Important questions of safety the pro-nuclear lobby dare not ignore
Good training can help prevent accidents, yet the complexity of systems will at some stage outrun controls, writes Neil Overy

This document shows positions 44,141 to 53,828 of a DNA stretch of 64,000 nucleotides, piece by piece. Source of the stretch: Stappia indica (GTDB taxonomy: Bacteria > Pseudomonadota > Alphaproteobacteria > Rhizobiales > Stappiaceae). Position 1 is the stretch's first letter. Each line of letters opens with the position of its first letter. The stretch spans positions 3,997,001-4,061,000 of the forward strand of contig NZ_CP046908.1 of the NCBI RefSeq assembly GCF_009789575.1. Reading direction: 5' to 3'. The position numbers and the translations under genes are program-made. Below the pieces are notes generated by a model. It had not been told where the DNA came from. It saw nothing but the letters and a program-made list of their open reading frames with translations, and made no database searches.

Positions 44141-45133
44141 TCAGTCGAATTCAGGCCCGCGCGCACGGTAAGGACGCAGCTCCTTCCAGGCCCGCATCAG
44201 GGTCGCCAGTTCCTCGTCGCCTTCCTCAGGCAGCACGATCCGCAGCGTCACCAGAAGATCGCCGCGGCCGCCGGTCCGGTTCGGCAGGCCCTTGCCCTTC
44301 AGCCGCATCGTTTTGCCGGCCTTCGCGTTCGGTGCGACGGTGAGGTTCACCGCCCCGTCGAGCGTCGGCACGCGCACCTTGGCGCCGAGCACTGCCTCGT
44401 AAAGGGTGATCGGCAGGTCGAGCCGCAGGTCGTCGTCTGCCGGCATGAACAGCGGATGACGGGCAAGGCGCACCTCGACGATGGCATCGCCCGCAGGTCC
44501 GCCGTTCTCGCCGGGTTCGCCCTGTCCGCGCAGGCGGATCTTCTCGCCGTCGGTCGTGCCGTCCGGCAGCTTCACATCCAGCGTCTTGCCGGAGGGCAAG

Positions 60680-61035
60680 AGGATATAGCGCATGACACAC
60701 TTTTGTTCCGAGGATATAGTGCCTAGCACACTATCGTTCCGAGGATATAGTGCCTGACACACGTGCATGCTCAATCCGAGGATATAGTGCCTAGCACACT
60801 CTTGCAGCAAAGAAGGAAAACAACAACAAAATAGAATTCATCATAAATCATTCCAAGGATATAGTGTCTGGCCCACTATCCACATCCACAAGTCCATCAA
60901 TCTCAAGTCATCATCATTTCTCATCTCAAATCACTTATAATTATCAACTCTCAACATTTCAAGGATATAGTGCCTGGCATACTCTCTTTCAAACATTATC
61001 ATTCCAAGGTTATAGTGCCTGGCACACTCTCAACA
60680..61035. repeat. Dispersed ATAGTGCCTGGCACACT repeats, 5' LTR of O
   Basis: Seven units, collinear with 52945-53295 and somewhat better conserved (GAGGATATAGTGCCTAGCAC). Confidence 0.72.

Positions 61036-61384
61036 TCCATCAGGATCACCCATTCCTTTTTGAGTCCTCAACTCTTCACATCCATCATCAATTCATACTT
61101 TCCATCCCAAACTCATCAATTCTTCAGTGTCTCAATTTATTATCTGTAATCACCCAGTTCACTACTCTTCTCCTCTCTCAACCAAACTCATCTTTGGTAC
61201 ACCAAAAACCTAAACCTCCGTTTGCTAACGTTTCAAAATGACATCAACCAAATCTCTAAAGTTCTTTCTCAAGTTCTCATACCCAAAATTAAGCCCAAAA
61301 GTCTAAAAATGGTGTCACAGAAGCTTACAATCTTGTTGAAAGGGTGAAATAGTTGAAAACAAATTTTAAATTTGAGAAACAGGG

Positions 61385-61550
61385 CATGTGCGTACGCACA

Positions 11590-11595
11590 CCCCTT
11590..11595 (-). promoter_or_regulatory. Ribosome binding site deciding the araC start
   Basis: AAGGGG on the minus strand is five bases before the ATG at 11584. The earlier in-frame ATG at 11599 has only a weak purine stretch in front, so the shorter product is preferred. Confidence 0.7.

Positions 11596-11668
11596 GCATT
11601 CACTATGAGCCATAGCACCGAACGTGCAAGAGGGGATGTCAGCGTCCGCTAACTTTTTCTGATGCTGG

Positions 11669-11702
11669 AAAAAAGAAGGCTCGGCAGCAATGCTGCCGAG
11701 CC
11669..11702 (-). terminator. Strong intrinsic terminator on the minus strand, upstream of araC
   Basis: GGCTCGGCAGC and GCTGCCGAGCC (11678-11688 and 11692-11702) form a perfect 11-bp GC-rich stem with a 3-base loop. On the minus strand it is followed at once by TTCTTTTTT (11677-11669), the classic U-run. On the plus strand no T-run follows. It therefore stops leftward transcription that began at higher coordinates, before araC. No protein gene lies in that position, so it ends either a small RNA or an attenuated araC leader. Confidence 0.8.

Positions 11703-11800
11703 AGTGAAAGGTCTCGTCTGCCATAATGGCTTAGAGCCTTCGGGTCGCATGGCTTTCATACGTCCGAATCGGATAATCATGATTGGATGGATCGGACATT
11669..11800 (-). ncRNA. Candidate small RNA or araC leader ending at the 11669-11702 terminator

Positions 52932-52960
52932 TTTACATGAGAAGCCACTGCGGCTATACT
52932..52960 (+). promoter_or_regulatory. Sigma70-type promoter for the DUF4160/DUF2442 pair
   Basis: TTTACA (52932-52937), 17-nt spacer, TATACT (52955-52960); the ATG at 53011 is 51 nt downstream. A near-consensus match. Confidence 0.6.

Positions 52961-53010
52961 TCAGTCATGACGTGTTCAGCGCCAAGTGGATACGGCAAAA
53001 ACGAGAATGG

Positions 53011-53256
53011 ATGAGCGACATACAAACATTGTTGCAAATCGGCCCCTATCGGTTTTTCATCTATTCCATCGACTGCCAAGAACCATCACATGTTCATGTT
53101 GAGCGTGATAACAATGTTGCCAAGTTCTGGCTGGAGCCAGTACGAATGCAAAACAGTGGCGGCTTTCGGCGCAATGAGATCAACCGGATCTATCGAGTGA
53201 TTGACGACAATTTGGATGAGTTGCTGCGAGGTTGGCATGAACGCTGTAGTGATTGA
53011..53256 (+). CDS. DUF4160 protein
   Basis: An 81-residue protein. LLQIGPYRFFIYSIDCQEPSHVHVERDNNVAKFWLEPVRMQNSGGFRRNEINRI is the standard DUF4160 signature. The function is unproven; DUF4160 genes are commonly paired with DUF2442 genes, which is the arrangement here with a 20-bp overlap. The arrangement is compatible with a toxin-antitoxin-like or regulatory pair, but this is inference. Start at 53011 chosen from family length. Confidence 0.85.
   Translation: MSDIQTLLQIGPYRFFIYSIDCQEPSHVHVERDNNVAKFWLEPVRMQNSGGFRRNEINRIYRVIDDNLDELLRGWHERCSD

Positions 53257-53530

Despite widespread opposition to the proposal to build new nuclear energy capacity in SA, from academia, civil society, labour unions, economists, corporate SA and just about everyone aside from some in government and the usual industry insiders, the Department of Environmental Affairs has quietly approved the construction of up to three new nuclear reactors at the Koeberg site. While many potential hurdles still need to be overcome by the pro-nuclear lobby before silver shovels and asinine grins appear at Koeberg as the first sods are turned, now is perhaps as good a time as any to return to the issue of the safety of nuclear power. Responding to the partial meltdown of reactor 2 at Three Mile Island in the US in 1979, sociologist Charles Perrow wrote a seminal paper entitled Normal Accident at Three Mile Island. In this paper, written well before Chernobyl and Fukushima, he argues that large-scale nuclear accidents are inevitable, cannot be prevented and will happen. They are inev...